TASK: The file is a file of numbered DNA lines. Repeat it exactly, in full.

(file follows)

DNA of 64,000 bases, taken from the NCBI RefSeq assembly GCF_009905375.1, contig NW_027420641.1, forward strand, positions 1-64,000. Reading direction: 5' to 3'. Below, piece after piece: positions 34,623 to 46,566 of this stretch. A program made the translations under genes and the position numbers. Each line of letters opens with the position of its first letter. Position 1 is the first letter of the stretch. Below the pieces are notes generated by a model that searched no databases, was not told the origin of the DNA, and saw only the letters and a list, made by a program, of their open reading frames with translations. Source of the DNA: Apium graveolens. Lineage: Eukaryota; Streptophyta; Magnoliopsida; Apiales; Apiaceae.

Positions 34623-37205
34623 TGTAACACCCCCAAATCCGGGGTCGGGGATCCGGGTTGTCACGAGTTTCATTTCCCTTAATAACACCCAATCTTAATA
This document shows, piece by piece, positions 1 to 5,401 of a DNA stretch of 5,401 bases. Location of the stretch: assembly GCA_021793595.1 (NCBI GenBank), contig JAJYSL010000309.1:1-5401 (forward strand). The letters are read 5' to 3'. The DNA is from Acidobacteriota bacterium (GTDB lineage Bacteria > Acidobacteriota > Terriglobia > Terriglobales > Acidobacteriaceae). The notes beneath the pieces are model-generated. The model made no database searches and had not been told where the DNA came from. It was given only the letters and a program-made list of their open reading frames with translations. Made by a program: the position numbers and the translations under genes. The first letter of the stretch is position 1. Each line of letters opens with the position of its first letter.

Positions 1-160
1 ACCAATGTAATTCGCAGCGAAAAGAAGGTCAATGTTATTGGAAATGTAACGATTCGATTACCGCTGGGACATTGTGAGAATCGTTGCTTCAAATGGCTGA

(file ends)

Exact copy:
DNA of 64,000 bases, taken from the NCBI RefSeq assembly GCF_009905375.1, contig NW_027420641.1, forward strand, positions 1-64,000. Reading direction: 5' to 3'. Below, piece after piece: positions 34,623 to 46,566 of this stretch. A program made the translations under genes and the position numbers. Each line of letters opens with the position of its first letter. Position 1 is the first letter of the stretch. Below the pieces are notes generated by a model that searched no databases, was not told the origin of the DNA, and saw only the letters and a list, made by a program, of their open reading frames with translations. Source of the DNA: Apium graveolens. Lineage: Eukaryota; Streptophyta; Magnoliopsida; Apiales; Apiaceae.

Positions 34623-37205
34623 TGTAACACCCCCAAATCCGGGGTCGGGGATCCGGGTTGTCACGAGTTTCATTTCCCTTAATAACACCCAATCTTAATA
This document shows, piece by piece, positions 1 to 5,401 of a DNA stretch of 5,401 bases. Location of the stretch: assembly GCA_021793595.1 (NCBI GenBank), contig JAJYSL010000309.1:1-5401 (forward strand). The letters are read 5' to 3'. The DNA is from Acidobacteriota bacterium (GTDB lineage Bacteria > Acidobacteriota > Terriglobia > Terriglobales > Acidobacteriaceae). The notes beneath the pieces are model-generated. The model made no database searches and had not been told where the DNA came from. It was given only the letters and a program-made list of their open reading frames with translations. Made by a program: the position numbers and the translations under genes. The first letter of the stretch is position 1. Each line of letters opens with the position of its first letter.

Positions 1-160
1 ACCAATGTAATTCGCAGCGAAAAGAAGGTCAATGTTATTGGAAATGTAACGATTCGATTACCGCTGGGACATTGTGAGAATCGTTGCTTCAAATGGCTGA